CHICAGO -- Chicago Blackhawks forward Marian Hossa could have done without his neighbor's handyman work early Thursday morning, but otherwise the Blackhawks said they were feeling good less than 12 hours after winning one of the longest playoff games in NHL history.
The Blackhawks defeated the Bruins 4-3 in three overtimes in Game 1 of the Stanley Cup finals. The game began at 7:22 p.m. CT on Wednesday and ended at exactly midnight. Blackhawks center Andrew Shaw scored the game winner at 12:08 of the third overtime, marking the fifth-longest playoff game in NHL history.
"To tell you the truth, I fell asleep around 3 o'clock, woke up early," Hossa said on Thursday. "I think my neighbor decided he was going to drill in the morning. So that wasn't really pleasant. Hopefully, he's going to get his message for the next time and we won't drill."
Blackhawks forward Patrick Kane believes coming out on the winning end of the marathon game also helps everyone feel better physically on Thursday.
"It's one of those games being down 3-1, you come back to tie it 3-3, you definitely feel like something was left on the table if you didn't come back and win it," Kane said. "The game went a long time. It's definitely a good feeling winning in the third overtime when it does go that long. Huge win, for sure."
The Blackhawks and Bruins have the luxury of having two days off between Game 1 and Game 2. The series will also include two days off between Games 4 and 5.
Neither team skated on Thursday. The Blackhawks met with the media at the United Center, and the Bruins were available at a downtown Chicago hotel.
Blackhawks coach Joel Quenneville said he doesn't worry about whether the length of Game 1 will play a role later in the series.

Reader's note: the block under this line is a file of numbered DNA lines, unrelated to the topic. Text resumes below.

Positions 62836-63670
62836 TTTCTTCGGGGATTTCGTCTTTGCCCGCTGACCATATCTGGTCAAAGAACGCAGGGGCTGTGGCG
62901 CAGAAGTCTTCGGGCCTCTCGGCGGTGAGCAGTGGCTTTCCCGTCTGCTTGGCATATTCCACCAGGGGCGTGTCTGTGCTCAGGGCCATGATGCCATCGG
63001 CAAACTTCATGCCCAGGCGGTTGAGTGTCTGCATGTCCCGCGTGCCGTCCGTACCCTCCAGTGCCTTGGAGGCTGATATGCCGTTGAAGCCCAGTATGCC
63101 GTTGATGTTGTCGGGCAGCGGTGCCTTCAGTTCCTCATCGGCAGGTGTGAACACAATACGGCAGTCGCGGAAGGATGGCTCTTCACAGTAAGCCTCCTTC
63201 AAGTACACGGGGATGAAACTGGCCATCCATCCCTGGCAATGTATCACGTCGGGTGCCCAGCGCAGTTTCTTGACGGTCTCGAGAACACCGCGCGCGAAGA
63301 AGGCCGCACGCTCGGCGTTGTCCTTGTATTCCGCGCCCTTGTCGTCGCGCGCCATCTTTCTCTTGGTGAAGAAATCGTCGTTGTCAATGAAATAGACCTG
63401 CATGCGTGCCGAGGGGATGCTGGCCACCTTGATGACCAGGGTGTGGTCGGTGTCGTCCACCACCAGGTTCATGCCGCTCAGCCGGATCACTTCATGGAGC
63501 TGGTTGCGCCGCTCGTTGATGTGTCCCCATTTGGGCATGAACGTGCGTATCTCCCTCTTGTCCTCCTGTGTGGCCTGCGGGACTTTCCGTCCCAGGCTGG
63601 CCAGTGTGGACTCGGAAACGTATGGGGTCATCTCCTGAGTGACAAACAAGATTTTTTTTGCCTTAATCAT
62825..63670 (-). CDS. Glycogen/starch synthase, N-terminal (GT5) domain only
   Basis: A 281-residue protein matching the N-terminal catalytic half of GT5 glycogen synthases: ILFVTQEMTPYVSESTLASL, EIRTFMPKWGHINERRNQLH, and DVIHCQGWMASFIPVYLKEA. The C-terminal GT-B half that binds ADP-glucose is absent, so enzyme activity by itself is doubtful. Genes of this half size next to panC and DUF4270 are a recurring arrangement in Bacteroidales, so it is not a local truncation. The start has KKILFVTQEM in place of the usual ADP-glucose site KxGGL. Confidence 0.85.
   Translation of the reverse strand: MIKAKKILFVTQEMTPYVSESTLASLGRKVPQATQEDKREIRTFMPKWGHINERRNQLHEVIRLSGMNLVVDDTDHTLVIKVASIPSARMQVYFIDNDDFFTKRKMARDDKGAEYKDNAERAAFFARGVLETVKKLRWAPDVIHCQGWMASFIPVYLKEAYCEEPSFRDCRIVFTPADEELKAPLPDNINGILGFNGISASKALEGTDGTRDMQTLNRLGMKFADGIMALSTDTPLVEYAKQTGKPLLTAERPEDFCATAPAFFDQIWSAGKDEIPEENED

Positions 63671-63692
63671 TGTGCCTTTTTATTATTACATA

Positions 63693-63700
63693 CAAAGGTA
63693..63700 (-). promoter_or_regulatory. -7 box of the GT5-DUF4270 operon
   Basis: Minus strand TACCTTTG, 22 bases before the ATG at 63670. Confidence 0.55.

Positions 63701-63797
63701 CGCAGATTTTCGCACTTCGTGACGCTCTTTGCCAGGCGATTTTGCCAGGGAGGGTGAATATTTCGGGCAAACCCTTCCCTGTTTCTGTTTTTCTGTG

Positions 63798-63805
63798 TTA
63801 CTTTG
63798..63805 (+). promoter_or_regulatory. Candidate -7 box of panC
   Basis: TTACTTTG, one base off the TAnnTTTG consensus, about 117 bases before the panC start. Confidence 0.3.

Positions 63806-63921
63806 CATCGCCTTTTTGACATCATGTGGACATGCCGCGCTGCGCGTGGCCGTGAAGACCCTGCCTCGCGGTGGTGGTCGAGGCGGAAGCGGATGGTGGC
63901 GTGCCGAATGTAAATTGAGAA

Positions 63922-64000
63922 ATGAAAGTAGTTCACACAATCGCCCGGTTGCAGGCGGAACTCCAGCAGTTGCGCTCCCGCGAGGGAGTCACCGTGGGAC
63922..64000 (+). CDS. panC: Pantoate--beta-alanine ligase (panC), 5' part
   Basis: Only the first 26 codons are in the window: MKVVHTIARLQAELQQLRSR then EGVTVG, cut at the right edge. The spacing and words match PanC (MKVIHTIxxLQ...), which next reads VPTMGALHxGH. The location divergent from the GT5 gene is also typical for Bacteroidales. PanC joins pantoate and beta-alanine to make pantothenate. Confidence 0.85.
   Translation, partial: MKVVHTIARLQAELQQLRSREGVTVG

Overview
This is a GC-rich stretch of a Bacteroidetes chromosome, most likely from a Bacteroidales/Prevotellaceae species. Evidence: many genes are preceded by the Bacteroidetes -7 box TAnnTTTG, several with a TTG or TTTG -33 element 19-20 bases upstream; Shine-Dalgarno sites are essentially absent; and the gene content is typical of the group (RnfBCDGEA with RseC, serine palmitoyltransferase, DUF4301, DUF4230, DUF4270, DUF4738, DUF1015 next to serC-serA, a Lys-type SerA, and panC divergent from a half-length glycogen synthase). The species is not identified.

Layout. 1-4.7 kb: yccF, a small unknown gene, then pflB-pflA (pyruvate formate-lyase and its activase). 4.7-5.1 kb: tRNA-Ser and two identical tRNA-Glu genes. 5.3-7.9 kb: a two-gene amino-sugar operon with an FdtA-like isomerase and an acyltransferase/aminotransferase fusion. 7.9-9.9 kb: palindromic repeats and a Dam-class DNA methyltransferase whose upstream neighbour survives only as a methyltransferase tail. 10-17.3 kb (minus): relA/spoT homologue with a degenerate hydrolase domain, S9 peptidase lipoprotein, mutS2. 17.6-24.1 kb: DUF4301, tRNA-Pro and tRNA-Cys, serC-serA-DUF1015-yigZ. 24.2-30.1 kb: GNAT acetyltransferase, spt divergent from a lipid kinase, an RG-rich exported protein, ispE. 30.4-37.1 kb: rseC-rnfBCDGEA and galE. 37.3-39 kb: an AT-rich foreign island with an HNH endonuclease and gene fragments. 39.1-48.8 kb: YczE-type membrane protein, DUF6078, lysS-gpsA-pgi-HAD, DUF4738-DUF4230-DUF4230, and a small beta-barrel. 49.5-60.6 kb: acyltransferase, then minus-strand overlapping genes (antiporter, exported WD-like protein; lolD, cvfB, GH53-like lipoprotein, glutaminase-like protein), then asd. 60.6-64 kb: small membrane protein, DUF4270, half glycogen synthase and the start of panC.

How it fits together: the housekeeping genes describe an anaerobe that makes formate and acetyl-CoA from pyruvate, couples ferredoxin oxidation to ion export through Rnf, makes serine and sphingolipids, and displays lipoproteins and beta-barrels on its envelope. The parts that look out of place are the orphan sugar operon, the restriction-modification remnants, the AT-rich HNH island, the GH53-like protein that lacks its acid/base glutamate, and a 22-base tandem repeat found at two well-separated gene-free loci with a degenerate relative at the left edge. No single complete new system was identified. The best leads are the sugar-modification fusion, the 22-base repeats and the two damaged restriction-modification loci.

"I think with the extra day everybody should be fine," Quenneville said. "I think we went into the game going, 'Let's see how the game is. We'll evaluate whether we're going to skate or not today.' That was an easy decision coming into today or after the game last night. But you get a skate in (Friday); you have a morning skate in on Saturday. I think everybody should feel fresh."
Quenneville also believes his players looked fresh when he met with them near the end of each overtime intermission on Wednesday. The players said that was due to the work of the Blackhawks' training staff.
"It's a long game," said Blackhawks defenseman Brent Seabrook, who had 39:12 of ice time in the win. "I think guys were really focused on getting drinks into their system. Guys were eating stuff. Guys were changing out of wet equipment and all that.
"We've got a great equipment staff and great trainers that give us every opportunity to get good things in our body, and taking care of drying equipment out and drying skates and stuff like that. It was a big job by them last night. It was a good to help us get on the ice and play the way we could."
Hossa said, "It was unbelievable. It seemed like we had more trainers than players in the dressing room by that time. That was nice to see. Anything we asked for, we got, so we're pretty lucky."
The Blackhawks' plan going forward is more of the same.
"You kind of just know your body at this point and what you need to do to make yourself feel better and recover," Blackhawks defenseman Nick Leddy said. "I think you just stick to those things."
Seabrook said, "I think having the two-day break between Game 1 and 2 is huge with the way the game went last night. I think it goes along the same as what we were doing last night. Just getting lots of rest, staying hydrated and trying to get as much fluid and as much healthy, good food as you can in your system, and just getting ready and focused for the next one."